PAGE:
While pantomime is not part of the festive season celebrations in North America, in England, Pantomime season traditionally starts on December 26th, or "Boxing Day" (the tradition gift-giving day in England) and continues throughout the festive season.
Fondly called, Panto, Pantomime is a lively musical theater tradition dating back for several centuries in England. Music, singing, dancing, bright costumes, hearty comedy, laughter, and a grand finale are essential ingredients for pantomime. In England, Pantomimes in England are almost always based on children's stories but it's great fun for people of all ages.
During this rehearsal for a Pantomime, a British director describes this tradition and more of the key elements that are part of the traditional Pantomime in England:
Panto is also popular in other countries that are member of the British Commonwealth. For example, for the past 17 years, Ross Petty, a former lead dancer with the National Ballet of Canada, has been putting on pantomime productions in Toronto based on fairy tales and popular children's stories. In Toronto, Pantomime runs from late November until early January and yes, there is a matinee on boxing day.
With a 70-year tradition, pantomime in Jamaica has been dramatically transformed and "Jamaicanized." Today, it has evolved into a lively production in patois retaining many of the traditional elements of British Pantomime but with a distinctly Jamaican flair.
If you're based in the U.S., there is no need to be left out. A number of theater companies are reviving this annual holiday tradition and bringing it to American communities:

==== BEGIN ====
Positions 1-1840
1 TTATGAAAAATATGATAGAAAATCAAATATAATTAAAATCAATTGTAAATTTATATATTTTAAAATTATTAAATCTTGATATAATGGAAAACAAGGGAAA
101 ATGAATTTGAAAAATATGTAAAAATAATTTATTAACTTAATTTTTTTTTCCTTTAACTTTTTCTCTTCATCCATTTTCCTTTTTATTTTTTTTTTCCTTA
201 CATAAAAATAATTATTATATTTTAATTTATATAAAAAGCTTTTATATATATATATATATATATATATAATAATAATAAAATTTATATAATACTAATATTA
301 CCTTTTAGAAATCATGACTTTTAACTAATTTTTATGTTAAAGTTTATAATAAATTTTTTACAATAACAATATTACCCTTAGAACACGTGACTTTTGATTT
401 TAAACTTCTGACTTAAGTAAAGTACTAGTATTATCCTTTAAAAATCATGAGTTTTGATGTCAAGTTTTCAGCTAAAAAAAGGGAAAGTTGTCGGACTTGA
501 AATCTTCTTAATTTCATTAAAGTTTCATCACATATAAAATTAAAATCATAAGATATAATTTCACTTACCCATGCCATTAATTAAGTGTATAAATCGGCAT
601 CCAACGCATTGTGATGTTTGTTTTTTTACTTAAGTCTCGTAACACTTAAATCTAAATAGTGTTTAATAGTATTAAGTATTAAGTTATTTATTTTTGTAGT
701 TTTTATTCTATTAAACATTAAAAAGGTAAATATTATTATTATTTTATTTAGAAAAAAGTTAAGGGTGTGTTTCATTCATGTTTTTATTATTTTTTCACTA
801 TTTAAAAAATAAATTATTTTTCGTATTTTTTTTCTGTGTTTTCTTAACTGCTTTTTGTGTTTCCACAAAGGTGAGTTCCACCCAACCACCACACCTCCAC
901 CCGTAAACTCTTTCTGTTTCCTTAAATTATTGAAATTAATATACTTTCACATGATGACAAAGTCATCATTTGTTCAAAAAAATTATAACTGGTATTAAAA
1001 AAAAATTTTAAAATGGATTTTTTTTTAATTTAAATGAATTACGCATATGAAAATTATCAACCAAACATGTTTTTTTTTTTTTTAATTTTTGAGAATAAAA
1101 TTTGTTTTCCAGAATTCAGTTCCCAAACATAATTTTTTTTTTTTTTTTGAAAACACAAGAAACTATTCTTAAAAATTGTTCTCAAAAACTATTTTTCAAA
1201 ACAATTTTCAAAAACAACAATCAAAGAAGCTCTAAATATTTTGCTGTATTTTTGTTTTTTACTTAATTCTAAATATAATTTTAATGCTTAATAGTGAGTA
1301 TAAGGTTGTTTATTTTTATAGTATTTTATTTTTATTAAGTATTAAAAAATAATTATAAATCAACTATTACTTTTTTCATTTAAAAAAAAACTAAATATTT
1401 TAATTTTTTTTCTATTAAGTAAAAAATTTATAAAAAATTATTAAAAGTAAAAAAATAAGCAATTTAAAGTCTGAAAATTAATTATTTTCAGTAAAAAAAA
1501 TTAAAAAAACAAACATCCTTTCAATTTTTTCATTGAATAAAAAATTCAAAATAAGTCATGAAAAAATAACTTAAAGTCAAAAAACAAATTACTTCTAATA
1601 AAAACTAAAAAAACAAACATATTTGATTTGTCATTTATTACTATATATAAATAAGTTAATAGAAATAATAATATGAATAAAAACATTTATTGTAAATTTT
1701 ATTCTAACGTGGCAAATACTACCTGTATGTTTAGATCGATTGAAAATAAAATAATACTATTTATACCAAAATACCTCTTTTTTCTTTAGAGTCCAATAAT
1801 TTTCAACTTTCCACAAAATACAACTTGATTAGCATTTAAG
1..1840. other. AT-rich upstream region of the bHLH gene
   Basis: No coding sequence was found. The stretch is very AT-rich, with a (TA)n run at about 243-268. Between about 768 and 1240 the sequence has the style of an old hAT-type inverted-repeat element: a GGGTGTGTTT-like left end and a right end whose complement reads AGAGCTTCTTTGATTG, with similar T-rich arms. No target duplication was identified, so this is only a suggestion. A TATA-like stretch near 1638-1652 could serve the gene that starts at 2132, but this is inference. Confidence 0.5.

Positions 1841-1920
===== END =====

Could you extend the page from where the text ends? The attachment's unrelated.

- Pantomonium Productions (New York City)
- Panto Company USA (New Jersey) Since 1999, this touring company has featured Pantomime direct from the UK. Tours throughout the U.S. and available for private corporate and conference bookings.
- Picola Theater (Chicago)
- Penobscot Theatre Company (Maine)
- Waterworks Players (Virginia)
If you keep your eyes open, you'll sometimes even catch Jamaican pantomime in Toronto, New York City, London, England and other cities with sizeable West Indian populations. For example, in Toronto, the Heritage Singers in Toronto and Braata Productions in New York have put on pantomime productions.
There are a number of organizations where employees providing essential services work over the holidays. What better way to surprise them than with tickets to a pantomime? Also, with the "boxing week sales" that have essentially expanded Boxing Day to a week, one can easily make a case for Boxing Day events when employees return to the office after the Christmas break.
Photo Credit: Wally Grom